Starfish numbers up in New England
Large numbers of starfish have been showing up in southern New England this year, blanketing the seafloor and washing up on beaches, observers say.
The five-armed starfish, also known as sea stars and not actually fish, have been little studied, mostly because they have no economic value. So scientists are unsure if the boost in numbers are a cyclical phenomenon or sign of a long-term trend, The Boston Globe reported Monday.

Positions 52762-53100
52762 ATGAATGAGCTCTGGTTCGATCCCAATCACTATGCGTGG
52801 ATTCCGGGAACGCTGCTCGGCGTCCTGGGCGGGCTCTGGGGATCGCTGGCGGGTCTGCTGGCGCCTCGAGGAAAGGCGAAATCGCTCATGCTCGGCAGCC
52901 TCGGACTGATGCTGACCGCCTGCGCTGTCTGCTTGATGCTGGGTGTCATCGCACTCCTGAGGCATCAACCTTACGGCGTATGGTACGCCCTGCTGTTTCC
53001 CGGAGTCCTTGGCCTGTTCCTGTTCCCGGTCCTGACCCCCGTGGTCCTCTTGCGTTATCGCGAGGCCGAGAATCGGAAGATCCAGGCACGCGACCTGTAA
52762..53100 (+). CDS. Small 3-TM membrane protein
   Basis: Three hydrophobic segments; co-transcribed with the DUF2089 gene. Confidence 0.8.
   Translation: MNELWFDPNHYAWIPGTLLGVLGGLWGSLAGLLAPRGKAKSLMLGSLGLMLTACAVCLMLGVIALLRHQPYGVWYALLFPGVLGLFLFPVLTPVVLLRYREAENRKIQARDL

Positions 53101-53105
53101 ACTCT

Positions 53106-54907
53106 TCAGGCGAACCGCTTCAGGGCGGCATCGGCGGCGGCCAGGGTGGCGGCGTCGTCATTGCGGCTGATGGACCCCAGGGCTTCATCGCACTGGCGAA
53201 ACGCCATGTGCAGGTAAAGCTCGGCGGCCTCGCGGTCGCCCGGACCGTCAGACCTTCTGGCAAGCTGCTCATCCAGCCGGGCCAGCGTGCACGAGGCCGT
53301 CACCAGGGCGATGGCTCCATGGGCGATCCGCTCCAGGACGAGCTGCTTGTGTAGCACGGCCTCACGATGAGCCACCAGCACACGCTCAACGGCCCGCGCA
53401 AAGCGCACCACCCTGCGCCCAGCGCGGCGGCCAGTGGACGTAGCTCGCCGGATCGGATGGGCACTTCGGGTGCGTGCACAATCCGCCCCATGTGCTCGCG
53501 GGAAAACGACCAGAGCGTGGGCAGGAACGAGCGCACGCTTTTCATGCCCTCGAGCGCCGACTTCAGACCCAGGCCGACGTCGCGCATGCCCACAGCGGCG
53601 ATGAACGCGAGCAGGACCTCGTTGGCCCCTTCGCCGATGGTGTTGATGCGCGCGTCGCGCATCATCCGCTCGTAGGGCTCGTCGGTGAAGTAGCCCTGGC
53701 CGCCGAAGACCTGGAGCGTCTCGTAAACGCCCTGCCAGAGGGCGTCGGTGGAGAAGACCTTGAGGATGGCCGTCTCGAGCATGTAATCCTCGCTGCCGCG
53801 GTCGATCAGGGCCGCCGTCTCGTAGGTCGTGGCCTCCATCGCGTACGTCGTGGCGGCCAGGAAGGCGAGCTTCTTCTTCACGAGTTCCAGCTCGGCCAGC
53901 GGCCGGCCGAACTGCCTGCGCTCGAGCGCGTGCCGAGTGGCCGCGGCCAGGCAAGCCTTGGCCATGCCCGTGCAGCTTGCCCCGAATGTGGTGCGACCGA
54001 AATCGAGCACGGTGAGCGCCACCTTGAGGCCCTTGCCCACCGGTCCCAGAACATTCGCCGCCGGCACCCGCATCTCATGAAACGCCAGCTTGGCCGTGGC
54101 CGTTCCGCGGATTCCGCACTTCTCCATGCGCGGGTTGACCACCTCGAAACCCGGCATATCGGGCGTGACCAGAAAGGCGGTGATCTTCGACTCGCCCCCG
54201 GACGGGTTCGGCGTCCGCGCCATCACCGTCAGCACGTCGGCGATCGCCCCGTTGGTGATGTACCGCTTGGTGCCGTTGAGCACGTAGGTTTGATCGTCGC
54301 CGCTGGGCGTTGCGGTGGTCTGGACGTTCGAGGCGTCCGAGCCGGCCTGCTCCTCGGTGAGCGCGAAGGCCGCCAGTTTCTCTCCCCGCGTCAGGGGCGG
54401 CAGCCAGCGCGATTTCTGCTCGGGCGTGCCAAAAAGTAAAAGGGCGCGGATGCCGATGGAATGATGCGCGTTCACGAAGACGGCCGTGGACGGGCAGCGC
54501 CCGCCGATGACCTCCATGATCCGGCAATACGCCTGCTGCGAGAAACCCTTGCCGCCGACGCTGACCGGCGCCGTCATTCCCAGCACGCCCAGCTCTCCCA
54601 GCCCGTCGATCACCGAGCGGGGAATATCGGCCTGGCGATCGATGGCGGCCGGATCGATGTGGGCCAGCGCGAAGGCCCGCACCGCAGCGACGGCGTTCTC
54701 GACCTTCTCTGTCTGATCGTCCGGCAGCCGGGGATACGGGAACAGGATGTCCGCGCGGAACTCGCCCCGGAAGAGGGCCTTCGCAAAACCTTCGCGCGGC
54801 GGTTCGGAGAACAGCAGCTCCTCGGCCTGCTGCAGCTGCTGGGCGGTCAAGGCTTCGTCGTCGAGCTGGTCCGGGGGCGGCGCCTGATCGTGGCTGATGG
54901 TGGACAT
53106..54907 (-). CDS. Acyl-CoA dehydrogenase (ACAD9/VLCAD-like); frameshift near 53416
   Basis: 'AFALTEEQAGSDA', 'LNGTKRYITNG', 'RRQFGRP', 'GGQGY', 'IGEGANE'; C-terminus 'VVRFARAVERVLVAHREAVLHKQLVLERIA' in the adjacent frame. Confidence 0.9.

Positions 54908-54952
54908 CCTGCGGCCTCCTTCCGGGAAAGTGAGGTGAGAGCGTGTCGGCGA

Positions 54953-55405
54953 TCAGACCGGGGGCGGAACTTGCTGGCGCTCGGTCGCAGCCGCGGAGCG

Peter Melanson, owner of the Sakonnet Oyster Co. in Little Compton, R.I., has his own theory.
They are multiplying like no one’s business, he said.
They smell all the shellfish … it drives them crazy.
A starfish fastens itself to clams, oysters and other shellfish, uses its arms to pry open the shells and then pushes its stomach from its mouth into the shell’s interior. Digestive juices dissolve the shellfish.
It is totally disgusting to see, said Robert Rheault, head of the East Coast Shellfish Growers Association.
Melanson says the starfish resurgence could be a sign of improving water quality.
There is more of everything now, he said.
You could see it as a win-win situation.